Viewpoint: Precision Measurement with Cold Atoms

  • John Close and Nick Robins, Department of Quantum Science, The Australian National University, Canberra, ACT 0200, Australia
Physics 5, 26
An improved mirror reduces the errors in an atom interferometer caused by Earth’s rotation and increases the time and spatial dimensions over which precision measurements can be made.
J. E. Debs [13], used with permission
Figure 1: The principle of operation of a cold-atom accelerometer. The optical ruler is provided by a standing wave. The ruler is imprinted on the freely falling atoms at the input pulse (first beam splitter), mirror pulse, and output beam splitter. Acceleration parallel to the axis of the ruler produces a phase shift that can be measured on the output ports of an atom interferometer.The principle of operation of a cold-atom accelerometer. The optical ruler is provided by a standing wave. The ruler is imprinted on the freely falling atoms at the input pulse (first beam splitter), mirror pulse, and output beam splitter. Accelerati... Show more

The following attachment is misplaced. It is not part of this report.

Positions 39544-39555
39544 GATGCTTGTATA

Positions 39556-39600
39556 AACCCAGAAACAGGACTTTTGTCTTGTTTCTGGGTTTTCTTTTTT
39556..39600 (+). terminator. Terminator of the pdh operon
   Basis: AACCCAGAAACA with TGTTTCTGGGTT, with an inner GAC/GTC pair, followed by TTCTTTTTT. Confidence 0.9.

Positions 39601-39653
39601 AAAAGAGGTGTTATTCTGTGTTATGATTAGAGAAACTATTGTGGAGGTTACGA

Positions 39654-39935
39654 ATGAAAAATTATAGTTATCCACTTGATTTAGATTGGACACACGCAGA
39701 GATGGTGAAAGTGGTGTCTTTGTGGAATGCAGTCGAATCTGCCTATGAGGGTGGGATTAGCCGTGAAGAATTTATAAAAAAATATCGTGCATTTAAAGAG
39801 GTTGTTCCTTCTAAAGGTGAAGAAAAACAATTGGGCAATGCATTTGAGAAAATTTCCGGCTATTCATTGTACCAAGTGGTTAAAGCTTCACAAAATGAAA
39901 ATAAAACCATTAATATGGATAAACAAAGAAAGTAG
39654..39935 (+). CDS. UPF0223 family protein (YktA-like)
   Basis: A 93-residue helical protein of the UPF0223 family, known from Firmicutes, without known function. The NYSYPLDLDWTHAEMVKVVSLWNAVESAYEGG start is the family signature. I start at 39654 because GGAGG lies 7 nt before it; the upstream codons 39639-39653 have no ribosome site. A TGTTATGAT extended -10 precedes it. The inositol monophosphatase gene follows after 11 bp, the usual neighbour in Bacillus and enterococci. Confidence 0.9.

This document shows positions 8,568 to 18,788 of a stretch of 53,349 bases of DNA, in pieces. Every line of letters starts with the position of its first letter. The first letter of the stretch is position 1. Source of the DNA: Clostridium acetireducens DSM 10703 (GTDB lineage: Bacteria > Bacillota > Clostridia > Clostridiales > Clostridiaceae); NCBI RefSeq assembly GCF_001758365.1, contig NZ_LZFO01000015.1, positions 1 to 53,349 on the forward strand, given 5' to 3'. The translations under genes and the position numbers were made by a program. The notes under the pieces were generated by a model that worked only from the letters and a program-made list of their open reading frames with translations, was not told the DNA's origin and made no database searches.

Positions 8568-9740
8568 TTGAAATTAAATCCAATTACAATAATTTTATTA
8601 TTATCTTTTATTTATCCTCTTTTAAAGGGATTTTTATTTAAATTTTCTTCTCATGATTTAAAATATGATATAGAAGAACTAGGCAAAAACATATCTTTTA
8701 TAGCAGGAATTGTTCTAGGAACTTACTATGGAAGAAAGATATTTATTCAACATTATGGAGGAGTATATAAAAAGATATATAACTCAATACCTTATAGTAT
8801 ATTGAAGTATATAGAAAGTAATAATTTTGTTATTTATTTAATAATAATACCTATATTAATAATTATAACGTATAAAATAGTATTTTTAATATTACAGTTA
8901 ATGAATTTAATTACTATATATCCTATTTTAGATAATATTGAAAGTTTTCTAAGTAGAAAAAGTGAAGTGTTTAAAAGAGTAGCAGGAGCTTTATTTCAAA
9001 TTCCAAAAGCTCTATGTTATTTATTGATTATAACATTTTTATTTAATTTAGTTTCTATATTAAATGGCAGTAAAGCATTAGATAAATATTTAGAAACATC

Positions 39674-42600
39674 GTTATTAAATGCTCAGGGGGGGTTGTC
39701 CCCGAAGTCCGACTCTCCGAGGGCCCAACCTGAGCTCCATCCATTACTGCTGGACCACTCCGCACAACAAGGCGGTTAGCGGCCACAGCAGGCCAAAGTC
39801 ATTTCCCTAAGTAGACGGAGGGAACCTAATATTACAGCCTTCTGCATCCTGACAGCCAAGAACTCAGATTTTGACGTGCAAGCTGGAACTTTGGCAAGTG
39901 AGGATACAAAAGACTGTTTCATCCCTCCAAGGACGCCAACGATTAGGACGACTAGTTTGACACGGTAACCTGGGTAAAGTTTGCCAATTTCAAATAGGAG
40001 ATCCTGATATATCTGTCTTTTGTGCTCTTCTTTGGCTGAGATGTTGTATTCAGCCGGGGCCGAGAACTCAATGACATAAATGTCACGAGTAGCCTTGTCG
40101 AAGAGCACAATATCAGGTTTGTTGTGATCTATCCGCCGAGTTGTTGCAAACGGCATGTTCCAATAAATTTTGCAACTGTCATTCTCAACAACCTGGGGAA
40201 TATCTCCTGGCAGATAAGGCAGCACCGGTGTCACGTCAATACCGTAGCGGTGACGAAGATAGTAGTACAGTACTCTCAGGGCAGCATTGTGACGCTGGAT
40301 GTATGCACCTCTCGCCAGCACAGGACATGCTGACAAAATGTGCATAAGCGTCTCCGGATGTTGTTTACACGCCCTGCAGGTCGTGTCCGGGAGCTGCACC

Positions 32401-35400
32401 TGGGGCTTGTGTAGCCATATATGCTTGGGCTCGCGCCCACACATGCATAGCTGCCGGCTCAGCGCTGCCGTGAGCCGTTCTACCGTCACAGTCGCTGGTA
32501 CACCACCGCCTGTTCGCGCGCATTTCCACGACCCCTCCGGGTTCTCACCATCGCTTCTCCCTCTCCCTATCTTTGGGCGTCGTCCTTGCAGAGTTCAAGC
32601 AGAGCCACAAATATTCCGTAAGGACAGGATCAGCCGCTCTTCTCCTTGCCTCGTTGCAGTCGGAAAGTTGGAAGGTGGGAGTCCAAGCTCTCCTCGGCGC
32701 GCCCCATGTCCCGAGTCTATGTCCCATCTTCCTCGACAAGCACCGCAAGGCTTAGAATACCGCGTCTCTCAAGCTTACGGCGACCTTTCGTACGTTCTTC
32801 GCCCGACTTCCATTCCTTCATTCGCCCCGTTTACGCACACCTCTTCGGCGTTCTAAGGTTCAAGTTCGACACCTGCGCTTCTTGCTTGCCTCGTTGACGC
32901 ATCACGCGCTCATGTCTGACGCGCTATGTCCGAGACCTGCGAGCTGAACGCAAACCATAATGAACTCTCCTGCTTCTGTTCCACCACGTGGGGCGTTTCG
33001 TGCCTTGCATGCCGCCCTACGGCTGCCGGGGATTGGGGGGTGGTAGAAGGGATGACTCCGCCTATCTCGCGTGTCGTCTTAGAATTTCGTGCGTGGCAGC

The precise measurement of time and space, two of the most basic attributes of our universe, allows us to test some of the most fundamental aspects of physics, such as local Lorentz invariance, the gravitational redshift, and the universality of free fall, and allows us to look for temporal drifts of fundamental constants. In a more applied setting, the precise measurement of time and space allows us to measure inertial quantities—linear acceleration, rotation, gravity, and their gradients—that are critical to exploration and navigation both for civilian and defense applications.